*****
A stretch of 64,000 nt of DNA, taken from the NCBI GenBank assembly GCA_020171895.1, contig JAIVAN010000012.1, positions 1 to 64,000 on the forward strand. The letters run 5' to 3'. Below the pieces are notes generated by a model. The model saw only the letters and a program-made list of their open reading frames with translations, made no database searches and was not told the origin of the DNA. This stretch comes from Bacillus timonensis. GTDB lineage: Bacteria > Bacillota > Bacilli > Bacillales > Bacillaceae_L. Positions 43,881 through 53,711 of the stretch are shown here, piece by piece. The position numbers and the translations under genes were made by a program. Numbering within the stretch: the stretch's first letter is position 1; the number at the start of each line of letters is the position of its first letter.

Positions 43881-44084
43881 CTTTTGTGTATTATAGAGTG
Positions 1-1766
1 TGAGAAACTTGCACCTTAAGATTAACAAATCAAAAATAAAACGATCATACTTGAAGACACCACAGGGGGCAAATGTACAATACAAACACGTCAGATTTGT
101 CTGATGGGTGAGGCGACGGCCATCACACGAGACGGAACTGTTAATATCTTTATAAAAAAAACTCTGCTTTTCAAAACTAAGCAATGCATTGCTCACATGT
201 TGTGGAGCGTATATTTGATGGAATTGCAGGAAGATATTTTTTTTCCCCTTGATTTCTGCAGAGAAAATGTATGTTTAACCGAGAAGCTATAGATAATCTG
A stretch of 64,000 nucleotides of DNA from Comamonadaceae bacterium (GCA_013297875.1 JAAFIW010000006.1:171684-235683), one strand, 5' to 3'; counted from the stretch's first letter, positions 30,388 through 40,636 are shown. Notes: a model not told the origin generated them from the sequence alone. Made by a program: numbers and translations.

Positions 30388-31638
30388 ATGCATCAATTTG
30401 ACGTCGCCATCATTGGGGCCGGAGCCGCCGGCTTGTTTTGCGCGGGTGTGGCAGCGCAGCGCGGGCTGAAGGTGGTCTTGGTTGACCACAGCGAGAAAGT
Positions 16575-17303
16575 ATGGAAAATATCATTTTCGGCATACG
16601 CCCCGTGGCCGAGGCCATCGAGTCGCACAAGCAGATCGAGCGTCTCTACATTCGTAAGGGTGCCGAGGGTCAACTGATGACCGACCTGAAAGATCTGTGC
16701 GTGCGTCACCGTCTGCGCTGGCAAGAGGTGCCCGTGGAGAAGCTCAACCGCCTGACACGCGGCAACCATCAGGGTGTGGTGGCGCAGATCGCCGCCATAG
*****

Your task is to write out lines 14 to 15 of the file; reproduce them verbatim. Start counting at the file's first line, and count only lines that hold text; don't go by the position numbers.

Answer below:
16601 CCCCGTGGCCGAGGCCATCGAGTCGCACAAGCAGATCGAGCGTCTCTACATTCGTAAGGGTGCCGAGGGTCAACTGATGACCGACCTGAAAGATCTGTGC
16701 GTGCGTCACCGTCTGCGCTGGCAAGAGGTGCCCGTGGAGAAGCTCAACCGCCTGACACGCGGCAACCATCAGGGTGTGGTGGCGCAGATCGCCGCCATAG